Yep, like that, though dip molds are usually one piece. So is the type of mold I'm talking about, if by dip mold you mean something that was used to give an initial shape to a parison which was then further worked.
Seems like with cast on bosses you'd be able to see the juncture. There's no evidence that the bosses were cut anywhere (except on one of the Hawkes vases that has decoration engraved on the bosses, first photo). I've noticed that they all seem to have sort of a border, a impression a few mm wide encircling the bosses, which I believe was created by the mold. It's not obvious enough to be a part of the cut pattern.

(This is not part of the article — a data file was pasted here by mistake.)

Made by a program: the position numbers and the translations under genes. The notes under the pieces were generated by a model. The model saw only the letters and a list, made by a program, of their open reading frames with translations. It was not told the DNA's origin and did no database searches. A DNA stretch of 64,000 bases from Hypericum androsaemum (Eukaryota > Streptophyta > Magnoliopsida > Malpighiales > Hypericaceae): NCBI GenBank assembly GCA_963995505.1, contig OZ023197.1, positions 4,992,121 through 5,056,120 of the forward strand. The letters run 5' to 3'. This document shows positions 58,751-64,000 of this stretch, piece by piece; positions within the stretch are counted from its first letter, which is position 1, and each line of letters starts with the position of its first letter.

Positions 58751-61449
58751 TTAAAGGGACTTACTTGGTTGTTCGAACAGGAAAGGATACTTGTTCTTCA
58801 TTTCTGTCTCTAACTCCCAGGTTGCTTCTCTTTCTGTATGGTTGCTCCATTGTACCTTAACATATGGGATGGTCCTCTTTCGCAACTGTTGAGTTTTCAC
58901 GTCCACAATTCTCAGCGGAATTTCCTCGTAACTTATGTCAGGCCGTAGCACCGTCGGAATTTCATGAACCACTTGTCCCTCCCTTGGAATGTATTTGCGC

I keep coming back to the optical properties of the bosses. If the glass is not indented on the inside and the were cut to shape on the outside, you wouldn't see the distortion caused by the non-uniformity of the glass. Compare the ones we've been looking at with the vase in the second photo, which has cut bosses (and I think is Sinclaire, not Hawkes). The ones on the sides that are refracting the image of the cut design show how little distortion there is. The third photo demostrates pretty well, I think, that the bosses are thicker than the rest of the glass.